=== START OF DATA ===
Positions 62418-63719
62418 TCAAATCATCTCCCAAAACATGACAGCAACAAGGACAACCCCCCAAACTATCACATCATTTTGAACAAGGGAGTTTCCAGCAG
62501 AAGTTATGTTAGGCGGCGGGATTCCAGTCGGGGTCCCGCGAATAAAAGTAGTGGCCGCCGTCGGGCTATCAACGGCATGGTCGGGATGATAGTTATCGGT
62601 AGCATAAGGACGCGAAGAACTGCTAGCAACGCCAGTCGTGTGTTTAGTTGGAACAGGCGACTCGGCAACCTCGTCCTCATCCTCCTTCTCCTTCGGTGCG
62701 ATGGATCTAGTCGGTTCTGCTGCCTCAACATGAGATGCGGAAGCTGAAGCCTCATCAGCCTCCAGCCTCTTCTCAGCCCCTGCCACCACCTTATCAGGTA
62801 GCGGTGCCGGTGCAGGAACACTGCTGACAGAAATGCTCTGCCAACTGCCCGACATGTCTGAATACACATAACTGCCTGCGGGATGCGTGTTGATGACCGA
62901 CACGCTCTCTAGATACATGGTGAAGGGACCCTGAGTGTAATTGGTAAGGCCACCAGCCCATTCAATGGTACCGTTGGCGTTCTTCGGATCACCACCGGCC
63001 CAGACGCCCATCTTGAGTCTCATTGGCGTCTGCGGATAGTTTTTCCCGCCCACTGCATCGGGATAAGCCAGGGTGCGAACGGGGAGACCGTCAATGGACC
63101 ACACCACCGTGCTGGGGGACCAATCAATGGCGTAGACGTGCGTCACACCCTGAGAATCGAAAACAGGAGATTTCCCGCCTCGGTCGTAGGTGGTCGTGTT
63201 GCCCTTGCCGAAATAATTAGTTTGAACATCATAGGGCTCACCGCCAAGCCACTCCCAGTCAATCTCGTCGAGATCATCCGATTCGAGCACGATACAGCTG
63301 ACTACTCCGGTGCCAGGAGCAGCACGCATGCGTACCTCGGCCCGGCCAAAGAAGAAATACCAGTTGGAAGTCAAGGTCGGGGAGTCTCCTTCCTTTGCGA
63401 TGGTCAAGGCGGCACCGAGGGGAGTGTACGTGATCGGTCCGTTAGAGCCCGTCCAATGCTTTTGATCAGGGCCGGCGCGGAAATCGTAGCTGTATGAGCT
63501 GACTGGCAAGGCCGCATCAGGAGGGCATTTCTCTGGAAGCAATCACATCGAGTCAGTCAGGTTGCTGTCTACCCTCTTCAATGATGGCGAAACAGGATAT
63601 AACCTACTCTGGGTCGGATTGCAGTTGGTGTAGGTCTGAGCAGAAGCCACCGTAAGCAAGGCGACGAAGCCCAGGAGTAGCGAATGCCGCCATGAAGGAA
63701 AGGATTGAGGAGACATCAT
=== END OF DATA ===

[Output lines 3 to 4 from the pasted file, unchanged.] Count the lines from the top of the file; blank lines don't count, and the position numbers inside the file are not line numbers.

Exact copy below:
62501 AAGTTATGTTAGGCGGCGGGATTCCAGTCGGGGTCCCGCGAATAAAAGTAGTGGCCGCCGTCGGGCTATCAACGGCATGGTCGGGATGATAGTTATCGGT
62601 AGCATAAGGACGCGAAGAACTGCTAGCAACGCCAGTCGTGTGTTTAGTTGGAACAGGCGACTCGGCAACCTCGTCCTCATCCTCCTTCTCCTTCGGTGCG